with them rather than stand with home common ground. >> eric: how about dealing with the debt ceiling and mr. boehner he won't negotiate anymore? >> the president is going to have to reach across the aisle and demonstrate sincerely he will listen and work. he has to show up for negotiations. he was an absent president when it came to negotiating some of the solutions to the big problems during his first term. he has to be part of the solution and work with congress to try to get things done. we watched george w. bush do it when he did it in a controversial election, first term and second term. first term he reached across the aisle and got tax cuts for everyone even though the united states senate switched majority control from republicans to democrats in may of his first year in office. then he worked across the aisle to get education reform done. it can happen, but it takes a president who is willing to be presidential and really lead rather than just demand. >> eric: do you think he can take a page from george w. bush. what did you advise the president at that time and what lessons from t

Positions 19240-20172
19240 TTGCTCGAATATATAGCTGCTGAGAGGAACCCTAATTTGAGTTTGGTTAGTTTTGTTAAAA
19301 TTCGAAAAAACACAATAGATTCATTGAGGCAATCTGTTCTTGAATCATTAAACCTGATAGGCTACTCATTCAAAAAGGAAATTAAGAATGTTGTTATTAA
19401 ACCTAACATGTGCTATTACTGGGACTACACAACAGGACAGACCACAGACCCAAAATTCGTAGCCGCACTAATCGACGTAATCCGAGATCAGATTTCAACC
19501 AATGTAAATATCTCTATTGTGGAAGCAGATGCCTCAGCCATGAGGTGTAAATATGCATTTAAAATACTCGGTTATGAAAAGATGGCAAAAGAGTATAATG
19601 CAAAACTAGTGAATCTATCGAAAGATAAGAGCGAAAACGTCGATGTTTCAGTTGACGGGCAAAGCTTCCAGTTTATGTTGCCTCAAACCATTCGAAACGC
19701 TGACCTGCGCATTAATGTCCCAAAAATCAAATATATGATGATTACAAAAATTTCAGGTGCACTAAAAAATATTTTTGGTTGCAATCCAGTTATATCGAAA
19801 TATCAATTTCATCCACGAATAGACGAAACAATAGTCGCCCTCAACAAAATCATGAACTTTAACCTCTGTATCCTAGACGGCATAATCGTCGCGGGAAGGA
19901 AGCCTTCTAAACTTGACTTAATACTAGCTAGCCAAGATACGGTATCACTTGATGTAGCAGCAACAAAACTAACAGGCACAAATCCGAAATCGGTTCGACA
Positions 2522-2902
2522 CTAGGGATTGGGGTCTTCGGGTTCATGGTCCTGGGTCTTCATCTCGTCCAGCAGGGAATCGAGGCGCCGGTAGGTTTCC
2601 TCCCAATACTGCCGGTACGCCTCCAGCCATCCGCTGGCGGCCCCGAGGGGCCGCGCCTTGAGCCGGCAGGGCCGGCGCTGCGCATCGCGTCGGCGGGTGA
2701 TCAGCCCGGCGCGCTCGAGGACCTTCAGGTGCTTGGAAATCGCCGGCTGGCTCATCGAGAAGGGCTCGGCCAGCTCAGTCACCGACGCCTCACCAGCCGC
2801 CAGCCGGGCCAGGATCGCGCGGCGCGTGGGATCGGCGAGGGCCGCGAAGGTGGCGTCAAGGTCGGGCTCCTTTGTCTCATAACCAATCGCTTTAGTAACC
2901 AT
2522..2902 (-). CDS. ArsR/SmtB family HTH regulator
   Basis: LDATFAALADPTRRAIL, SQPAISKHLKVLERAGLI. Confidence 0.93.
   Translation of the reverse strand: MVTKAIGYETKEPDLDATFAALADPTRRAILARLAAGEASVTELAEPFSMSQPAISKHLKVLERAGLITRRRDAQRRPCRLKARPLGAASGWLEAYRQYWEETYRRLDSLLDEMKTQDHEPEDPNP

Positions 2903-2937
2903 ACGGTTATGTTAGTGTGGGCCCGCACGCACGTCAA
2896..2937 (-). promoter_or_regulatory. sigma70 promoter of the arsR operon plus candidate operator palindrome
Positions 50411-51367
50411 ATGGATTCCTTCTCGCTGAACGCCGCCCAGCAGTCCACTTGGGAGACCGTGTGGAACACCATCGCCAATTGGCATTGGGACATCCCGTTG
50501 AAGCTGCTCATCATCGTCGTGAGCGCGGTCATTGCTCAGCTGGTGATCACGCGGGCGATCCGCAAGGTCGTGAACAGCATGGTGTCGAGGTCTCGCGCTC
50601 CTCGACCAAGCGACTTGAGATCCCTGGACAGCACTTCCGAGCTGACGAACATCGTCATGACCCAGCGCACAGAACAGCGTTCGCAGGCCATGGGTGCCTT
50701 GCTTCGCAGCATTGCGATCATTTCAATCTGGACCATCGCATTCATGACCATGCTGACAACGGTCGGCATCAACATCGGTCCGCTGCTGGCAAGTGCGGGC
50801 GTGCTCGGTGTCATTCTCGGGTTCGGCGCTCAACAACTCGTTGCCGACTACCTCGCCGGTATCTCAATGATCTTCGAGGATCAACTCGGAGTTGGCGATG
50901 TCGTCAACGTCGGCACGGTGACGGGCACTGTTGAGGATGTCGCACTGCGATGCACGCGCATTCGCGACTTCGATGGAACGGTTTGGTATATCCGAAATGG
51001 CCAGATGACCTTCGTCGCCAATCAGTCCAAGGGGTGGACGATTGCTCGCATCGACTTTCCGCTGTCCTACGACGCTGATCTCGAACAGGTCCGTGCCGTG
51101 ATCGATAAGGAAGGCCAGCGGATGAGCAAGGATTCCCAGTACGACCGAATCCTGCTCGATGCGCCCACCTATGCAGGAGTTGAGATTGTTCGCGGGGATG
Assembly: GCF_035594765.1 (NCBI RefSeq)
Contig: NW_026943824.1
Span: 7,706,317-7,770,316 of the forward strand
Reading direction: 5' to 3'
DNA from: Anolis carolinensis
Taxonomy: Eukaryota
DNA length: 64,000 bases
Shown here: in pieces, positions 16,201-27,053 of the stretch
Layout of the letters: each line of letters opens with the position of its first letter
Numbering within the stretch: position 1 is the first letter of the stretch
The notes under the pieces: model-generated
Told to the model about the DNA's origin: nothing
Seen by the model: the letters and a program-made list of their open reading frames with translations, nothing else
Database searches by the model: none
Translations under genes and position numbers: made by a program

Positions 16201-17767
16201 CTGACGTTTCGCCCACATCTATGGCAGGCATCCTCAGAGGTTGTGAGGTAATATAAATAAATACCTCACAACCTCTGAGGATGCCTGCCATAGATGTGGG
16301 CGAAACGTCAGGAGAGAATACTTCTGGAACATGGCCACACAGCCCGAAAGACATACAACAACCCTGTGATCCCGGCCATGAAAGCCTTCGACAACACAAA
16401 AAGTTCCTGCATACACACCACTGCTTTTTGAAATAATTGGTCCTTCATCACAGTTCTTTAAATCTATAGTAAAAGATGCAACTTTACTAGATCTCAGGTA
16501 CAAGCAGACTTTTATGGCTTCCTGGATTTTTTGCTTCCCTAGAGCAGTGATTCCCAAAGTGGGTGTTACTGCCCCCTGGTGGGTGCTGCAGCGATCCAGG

had word that gop controlled house might have a deal. might vote next week to raise the debt ceiling for even three months. there is a very muted reaction and what to watch here are how people are buying etfs. this is the s&p 500. you can buy it in a single stock and you might say, oh, gee, there is a move there to the far right on the upside when the announcement came. but it is a very, very narrow amplitude. very narrow range of trading. that's about three points on the s&p 500. the volume did pick up and we will have volume towards the heavy side today. if you think that is good news pushing the debt ceiling out for stocks and i think generally would you look at it as good news, it certainly is fairly muted here. as for the major indices for the week, what simon was just talking about, there are deeper cyclical changes. big industrial names have been generally outperforming and that is very good news, if you think the global economy, those stocks would more closer would the global economy. >> you get this, this real tight hugging of the flat line friday. monday, tuesday, wednesday